Project management software can be used by both in-house and external firms to keep tabs on budget and progress of matter.
While all general counsel would probably say they’d like to pay less for legal services, others would suggest predictability of cost continues to be even more important to them on large or ongoing transactions and litigation.
When you’re in the depths of a major M&A or piece of litigation, the ability to have a plan in place to track costs and the progress of a major matter can go a long way to providing peace of mind. For experienced corporate counsel such as Jennifer Good, vice president, general counsel and corporate secretary with CRH Canada Group Inc., greater certainty is something she looks for from her external firms.
CRH Canada is a building materials manufacturing and construction company with offices in Toronto. One of the company’s law firms, Gowling (Canada) WLG, has used Cael Project (previously Cael LPM) from Elevate Services on a couple of acquisition transactions for the company. It’s a tool Good says allows “for a lot more flexibility and transparency.”
The functionality of the tool is provided by Cael Project, but the content is customized by each law firm.
The firm has spent the last few years improving its project templates and it’s starting to pay off for clients. “I find the litigators creating the project plans are finding life is easier with them than without,” says Rick Kathuria, national director of project management and legal innovation at Gowling WLG, who heads up the project management initiative at the firm.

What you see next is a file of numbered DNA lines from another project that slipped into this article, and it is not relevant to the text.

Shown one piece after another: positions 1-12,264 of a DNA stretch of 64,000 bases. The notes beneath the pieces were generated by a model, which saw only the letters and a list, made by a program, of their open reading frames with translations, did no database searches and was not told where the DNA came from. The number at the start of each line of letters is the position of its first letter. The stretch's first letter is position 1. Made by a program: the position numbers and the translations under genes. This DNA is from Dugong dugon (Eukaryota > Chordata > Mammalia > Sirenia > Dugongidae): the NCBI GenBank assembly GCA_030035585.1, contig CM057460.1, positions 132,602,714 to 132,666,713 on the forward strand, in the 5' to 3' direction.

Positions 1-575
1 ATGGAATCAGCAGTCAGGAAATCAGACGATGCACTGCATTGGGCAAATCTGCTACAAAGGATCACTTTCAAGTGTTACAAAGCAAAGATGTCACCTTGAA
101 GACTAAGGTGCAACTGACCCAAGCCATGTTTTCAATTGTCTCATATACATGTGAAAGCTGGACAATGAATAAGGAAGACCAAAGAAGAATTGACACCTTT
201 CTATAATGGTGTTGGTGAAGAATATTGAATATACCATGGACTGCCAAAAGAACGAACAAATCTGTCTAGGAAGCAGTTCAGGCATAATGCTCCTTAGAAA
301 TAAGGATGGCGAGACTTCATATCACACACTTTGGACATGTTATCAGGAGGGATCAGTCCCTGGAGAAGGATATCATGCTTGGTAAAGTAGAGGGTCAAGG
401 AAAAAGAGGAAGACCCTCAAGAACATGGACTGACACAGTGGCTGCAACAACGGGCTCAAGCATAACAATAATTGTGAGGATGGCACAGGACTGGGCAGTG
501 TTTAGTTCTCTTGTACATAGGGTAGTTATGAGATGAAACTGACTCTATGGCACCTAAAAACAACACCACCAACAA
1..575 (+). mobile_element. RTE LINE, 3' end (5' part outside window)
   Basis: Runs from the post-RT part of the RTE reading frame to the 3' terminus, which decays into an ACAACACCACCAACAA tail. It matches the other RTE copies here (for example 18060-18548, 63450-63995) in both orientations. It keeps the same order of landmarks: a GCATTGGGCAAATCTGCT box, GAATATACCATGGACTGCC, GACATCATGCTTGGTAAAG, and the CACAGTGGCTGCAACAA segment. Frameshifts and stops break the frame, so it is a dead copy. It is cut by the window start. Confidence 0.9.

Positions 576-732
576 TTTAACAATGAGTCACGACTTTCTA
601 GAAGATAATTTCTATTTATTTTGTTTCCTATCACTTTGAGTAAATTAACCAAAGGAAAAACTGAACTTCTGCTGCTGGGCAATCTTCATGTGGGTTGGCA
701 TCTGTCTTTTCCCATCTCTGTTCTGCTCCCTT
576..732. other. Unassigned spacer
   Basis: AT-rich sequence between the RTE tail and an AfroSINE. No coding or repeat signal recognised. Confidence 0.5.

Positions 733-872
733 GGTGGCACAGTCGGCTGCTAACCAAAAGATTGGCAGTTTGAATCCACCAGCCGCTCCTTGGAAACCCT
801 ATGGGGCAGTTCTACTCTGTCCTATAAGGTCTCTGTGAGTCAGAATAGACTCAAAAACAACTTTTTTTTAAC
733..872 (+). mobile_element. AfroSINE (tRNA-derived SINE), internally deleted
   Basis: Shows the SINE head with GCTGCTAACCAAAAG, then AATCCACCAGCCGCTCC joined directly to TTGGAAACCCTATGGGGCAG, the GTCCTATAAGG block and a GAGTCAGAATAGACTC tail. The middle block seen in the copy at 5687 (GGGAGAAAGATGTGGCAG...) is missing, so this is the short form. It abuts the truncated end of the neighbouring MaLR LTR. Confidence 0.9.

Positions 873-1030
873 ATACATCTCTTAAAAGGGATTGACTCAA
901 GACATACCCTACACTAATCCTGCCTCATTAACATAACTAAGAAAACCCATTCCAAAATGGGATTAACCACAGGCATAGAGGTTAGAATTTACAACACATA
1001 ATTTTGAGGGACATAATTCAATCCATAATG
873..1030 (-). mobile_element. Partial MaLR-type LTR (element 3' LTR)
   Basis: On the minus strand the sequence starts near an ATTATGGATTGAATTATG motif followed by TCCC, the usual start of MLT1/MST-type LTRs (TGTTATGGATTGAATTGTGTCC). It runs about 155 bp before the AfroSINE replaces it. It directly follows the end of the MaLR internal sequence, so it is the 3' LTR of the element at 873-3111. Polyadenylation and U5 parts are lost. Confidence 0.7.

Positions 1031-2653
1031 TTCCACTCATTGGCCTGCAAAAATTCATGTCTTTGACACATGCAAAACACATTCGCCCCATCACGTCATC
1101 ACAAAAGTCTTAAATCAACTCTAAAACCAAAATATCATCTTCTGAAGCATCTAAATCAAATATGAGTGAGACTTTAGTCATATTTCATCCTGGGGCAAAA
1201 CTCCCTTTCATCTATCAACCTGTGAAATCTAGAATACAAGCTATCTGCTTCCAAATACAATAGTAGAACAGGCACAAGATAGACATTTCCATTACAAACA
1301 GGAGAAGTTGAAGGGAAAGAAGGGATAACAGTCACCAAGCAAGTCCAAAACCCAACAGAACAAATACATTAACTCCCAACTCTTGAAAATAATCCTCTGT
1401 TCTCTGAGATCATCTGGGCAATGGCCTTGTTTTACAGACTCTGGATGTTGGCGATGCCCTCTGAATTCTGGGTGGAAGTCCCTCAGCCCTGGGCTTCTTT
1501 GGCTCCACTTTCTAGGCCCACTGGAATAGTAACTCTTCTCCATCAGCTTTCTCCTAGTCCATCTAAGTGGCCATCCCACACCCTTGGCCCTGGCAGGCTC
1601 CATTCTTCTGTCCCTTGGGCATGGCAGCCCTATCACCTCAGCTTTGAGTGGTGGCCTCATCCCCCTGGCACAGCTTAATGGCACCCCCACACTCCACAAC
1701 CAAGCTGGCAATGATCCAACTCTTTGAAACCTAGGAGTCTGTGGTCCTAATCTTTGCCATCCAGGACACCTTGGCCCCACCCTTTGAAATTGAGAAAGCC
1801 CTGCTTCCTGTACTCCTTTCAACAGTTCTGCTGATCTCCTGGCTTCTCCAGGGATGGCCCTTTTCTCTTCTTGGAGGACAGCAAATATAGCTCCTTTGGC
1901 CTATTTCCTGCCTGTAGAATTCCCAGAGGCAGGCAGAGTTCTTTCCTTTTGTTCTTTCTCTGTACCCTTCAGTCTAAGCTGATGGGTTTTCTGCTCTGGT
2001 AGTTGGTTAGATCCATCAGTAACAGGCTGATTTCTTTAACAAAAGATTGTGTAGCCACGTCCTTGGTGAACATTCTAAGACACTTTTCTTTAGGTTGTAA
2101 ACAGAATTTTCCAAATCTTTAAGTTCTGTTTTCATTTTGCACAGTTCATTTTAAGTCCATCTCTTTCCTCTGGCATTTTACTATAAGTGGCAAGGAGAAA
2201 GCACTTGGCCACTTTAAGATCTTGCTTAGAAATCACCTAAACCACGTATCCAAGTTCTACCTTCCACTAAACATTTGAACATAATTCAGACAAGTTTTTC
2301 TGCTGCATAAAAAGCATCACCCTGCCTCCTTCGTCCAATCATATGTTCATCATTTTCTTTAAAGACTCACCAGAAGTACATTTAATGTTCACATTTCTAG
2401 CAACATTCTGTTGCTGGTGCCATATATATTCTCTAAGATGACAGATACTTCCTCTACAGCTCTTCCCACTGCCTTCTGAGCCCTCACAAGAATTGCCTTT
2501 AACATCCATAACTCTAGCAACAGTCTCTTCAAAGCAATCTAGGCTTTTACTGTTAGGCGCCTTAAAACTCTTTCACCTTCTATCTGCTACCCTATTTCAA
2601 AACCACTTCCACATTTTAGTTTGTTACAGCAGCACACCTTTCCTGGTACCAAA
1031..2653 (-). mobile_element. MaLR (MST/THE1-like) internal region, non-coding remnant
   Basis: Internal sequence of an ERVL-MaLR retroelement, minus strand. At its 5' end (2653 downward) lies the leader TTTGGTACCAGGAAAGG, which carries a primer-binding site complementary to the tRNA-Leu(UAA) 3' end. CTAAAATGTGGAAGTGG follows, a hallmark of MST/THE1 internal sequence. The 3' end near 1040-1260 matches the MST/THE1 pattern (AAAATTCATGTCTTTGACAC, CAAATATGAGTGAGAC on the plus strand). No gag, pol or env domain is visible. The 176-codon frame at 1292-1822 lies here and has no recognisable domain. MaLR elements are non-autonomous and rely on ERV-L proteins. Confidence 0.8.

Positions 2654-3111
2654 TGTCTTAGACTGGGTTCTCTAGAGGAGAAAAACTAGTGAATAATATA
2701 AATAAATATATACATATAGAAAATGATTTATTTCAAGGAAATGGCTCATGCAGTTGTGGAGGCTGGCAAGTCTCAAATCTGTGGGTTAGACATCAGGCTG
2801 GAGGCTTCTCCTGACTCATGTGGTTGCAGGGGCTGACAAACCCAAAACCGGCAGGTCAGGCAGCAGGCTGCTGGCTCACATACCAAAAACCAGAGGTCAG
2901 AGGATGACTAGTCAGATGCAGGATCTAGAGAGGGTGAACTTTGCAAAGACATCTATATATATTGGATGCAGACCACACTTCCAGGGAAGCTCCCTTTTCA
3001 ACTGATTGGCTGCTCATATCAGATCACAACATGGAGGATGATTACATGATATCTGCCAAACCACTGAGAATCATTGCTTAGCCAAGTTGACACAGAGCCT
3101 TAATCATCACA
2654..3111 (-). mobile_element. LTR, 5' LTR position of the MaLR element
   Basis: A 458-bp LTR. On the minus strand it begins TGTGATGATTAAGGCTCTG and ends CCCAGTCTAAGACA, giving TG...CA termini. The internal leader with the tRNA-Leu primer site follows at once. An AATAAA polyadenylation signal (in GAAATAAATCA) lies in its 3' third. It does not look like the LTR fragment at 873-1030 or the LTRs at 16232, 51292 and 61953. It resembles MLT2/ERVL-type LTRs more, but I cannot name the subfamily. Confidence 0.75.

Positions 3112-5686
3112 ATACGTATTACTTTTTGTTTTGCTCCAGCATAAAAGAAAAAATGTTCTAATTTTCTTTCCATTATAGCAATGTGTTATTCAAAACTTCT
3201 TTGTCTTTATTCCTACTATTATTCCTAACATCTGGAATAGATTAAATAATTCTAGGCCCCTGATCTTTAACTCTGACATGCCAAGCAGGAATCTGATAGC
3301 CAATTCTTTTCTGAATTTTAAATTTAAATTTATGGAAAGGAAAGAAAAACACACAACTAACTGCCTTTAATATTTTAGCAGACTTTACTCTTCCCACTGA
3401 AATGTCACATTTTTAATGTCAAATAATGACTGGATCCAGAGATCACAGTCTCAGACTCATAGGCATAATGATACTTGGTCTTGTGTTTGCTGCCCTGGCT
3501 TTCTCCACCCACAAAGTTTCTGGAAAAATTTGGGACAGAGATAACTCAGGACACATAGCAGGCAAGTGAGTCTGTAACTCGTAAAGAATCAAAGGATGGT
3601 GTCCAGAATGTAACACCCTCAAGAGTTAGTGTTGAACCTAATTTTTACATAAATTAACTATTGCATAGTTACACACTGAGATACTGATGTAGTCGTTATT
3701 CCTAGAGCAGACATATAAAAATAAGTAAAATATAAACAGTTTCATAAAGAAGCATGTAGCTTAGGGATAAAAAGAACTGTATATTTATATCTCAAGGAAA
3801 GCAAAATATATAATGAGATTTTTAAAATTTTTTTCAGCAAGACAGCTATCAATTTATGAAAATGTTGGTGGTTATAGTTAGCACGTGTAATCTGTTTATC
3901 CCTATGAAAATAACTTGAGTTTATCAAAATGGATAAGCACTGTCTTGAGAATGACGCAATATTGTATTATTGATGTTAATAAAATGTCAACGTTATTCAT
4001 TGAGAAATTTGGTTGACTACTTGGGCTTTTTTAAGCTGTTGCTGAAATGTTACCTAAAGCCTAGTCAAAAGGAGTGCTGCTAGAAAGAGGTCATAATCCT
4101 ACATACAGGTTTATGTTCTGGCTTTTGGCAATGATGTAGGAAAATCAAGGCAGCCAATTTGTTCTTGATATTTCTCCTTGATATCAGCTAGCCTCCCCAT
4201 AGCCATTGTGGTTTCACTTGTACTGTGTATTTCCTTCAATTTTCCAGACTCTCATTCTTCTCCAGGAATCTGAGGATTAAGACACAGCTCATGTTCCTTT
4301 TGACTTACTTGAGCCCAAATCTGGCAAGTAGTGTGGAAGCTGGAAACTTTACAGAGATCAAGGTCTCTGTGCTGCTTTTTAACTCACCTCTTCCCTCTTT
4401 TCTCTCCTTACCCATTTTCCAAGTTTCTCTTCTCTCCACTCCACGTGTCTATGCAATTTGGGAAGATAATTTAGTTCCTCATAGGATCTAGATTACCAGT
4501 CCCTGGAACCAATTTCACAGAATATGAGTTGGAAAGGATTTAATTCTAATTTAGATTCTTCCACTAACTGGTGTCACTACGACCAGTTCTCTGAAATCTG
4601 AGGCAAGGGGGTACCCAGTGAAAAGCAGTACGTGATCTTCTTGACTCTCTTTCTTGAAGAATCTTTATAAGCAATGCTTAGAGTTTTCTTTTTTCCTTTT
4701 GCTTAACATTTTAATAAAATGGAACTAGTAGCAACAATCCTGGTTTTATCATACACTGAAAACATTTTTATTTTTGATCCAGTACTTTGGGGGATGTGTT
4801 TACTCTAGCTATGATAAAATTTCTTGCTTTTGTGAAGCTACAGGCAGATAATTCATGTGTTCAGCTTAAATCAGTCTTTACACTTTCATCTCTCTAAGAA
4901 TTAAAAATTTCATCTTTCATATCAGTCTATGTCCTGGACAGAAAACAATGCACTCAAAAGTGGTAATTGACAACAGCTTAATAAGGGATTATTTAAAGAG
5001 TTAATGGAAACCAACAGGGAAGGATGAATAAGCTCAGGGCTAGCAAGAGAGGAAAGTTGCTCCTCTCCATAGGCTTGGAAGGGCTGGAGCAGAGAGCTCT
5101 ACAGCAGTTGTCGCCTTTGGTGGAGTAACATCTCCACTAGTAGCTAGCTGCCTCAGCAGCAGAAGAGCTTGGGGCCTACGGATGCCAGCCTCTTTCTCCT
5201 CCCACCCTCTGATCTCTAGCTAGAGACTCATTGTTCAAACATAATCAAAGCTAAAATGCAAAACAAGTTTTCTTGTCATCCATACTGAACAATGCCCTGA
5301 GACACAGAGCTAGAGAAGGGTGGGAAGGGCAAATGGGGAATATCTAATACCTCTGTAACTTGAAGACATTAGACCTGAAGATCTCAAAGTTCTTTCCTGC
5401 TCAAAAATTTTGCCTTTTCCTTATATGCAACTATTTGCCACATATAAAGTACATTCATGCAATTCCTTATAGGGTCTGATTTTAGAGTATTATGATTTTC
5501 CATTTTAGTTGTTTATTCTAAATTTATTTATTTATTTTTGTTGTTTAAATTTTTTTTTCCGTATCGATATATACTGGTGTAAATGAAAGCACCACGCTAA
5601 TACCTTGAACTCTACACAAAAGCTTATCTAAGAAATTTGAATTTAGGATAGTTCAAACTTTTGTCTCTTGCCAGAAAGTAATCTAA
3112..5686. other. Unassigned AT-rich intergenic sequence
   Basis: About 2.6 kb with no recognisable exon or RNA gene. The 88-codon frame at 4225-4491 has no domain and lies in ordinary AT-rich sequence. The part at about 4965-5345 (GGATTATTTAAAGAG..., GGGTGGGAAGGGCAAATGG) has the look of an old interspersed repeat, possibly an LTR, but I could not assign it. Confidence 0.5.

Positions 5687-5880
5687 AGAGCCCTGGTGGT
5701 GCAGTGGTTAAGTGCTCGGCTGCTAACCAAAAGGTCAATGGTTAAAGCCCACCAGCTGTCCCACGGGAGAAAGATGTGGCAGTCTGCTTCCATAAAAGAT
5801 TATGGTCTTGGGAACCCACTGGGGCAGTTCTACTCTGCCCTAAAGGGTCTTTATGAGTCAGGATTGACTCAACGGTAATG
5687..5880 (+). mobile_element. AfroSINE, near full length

Gowlings uses the project management software to budget out matters so clients such as Good have an idea of how much is expected to be spent on various aspects of a transaction as it relates to legal fees. “It also gives me the ability, over the course of the transaction, to monitor spend and have realistic numbers for specific aspects of the transaction,” she says.
“Often times, it’s hard to predict what your legal fees are going to end up looking like at the end of a big transaction,” says Good.
“It may go on for months and months and there are complications along the way, so it’s hard to predict exactly where the fees will go. This tool seems to allow more predictability and tracking at a more granular level, which is nice, and I think encourages the law firm to think about things in a way they weren’t thinking about them before.”
When deals can cost hundreds of thousands of dollars in legal fees, Good says the stakes can be high for potential cost overruns.
“This kind of planning is more proactive from the beginning — you can have conversations about where you are at with certain parts of the deal, for example, around environmental- or employment-related issues. And I can keep the business folks informed in ‘real time’ so there are no surprises,” she says.
Good says it can bring more transparency to the business and management teams, providing some level of certainty in terms of what they are paying for legal fees. “I
can hold the law firm to a level of accountability that they might not have had before,” she says.
It also provides a basis internally for the legal team to conduct after action reviews and determine how to approach things differently on future matters.
“I would think those conversations with external counsel improve as you’re each learning from one transaction to the next,” she says.